It should be noted that, in the area of commercial competition, the realities of the countries are not the same, especially about mergers.  The United States currently has new guidelines to approve business concentration operations, which are those operations that occur when a competitor integrates, merges or acquires another competitor and disappears or when a company buys or acquires, merges, or integrates with productive processes. The United States today has a great obsession to combat the concentration of companies and it turns out that due to the size of its economy, concentration is not usual.

Therefore, the political regime there has always focused on combating market power as it is considered a threat to freedoms and democracy. However, it is inevitable to have concentrated markets. Therefore, it is not wise to concentrate competition policy on avoiding concentration; on the contrary, Colombia should focus its policies on achieving greater efficiencies, and on seeking to reduce diseconomies of scale. If we were to copy the same policies of the United States, we would be achieving the opposite.

It is dangerous to copy models from other realities.


The main flaws that prevent Colombia from being competitive are that we have not studied in depth how to reduce the country’s cost, which is the most serious issue. Likewise, the environment is not being taken into account and we depend on it. It is necessary to train people in intermediate careers, we need higher technology products, and we need infrastructure.

The mentality is also essential; we have a privileged geographical position, we have privileged natural resources and we have debated ourselves discussing in circular arguments, missing opportunities. It is not enough to have government policies, we need State policies; there must be inter-institutional coordination.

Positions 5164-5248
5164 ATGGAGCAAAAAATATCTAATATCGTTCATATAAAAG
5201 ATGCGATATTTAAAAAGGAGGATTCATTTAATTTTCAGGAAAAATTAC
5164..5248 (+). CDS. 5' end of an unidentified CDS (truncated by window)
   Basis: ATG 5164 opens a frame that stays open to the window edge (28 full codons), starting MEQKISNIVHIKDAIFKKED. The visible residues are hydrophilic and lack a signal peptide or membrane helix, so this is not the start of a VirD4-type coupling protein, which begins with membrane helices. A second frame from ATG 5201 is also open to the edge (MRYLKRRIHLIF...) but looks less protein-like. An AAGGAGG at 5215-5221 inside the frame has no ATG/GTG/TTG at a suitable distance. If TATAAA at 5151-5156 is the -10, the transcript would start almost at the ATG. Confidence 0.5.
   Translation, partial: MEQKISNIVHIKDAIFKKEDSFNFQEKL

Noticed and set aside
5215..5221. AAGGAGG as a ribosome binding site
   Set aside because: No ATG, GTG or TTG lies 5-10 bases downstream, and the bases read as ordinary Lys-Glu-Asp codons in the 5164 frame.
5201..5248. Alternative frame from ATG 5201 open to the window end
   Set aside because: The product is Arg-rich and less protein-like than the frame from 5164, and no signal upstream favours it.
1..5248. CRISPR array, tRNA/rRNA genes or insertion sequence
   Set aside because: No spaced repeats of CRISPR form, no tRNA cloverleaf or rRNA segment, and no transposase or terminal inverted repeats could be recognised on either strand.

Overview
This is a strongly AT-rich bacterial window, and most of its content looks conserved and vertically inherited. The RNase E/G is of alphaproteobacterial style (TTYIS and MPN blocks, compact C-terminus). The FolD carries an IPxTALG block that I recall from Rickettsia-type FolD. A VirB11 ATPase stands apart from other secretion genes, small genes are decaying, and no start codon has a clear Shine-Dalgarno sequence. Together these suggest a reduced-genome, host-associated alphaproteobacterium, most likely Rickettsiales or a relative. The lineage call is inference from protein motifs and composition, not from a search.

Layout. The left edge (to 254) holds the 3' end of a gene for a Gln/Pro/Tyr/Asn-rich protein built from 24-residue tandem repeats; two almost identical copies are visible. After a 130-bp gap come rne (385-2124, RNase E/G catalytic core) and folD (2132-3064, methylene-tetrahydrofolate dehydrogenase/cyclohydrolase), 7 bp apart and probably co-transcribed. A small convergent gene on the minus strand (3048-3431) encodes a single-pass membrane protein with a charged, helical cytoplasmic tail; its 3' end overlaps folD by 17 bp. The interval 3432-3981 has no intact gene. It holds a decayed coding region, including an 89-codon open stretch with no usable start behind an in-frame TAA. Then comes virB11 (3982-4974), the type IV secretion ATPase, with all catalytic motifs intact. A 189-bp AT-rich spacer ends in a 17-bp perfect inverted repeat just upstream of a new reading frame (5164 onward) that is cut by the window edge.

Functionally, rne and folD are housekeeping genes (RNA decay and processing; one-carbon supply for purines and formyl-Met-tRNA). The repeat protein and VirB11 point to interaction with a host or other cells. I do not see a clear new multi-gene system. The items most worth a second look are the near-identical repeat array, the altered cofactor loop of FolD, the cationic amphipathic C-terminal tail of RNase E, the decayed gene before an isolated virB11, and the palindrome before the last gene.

There must be a State policy and an adequate legal framework. A Colombian spends an average of 7 hours doing paperwork, so the paperwork implies taxing activities and making prohibited even many legal activities. As long as the paperwork is not reduced, it is very difficult to formalize the country because it costs a lot to do so.

Competition and technology

It may or may not be necessary to change competition laws due to new technological advances. Today we are already living in a situation that is here to stay; technology is disruptive and has changed and overwhelmed the legal framework. The problem is that technology is advancing at a dizzying pace, making it impossible to change regulations daily. Here, the lawyer’s work is fundamental because it will be his duty to help the client develop a legal framework that may be precarious and insufficient in some cases.

Rimon has 50 offices across five continents. The firm is widely known as being at the vanguard of legal innovation. The firm has been repeatedly recognized by the Financial Times as one of North America’s most innovative law firms. The firm’s Founding Partners were both named ‘Legal Rebels’ by the American Bar Association’s ABA Journal and have spoken on innovations in the practice of law at Harvard and Stanford Law Schools. Rimon and its lawyers have also received numerous awards for excellence, including from Best Lawyers and Chambers.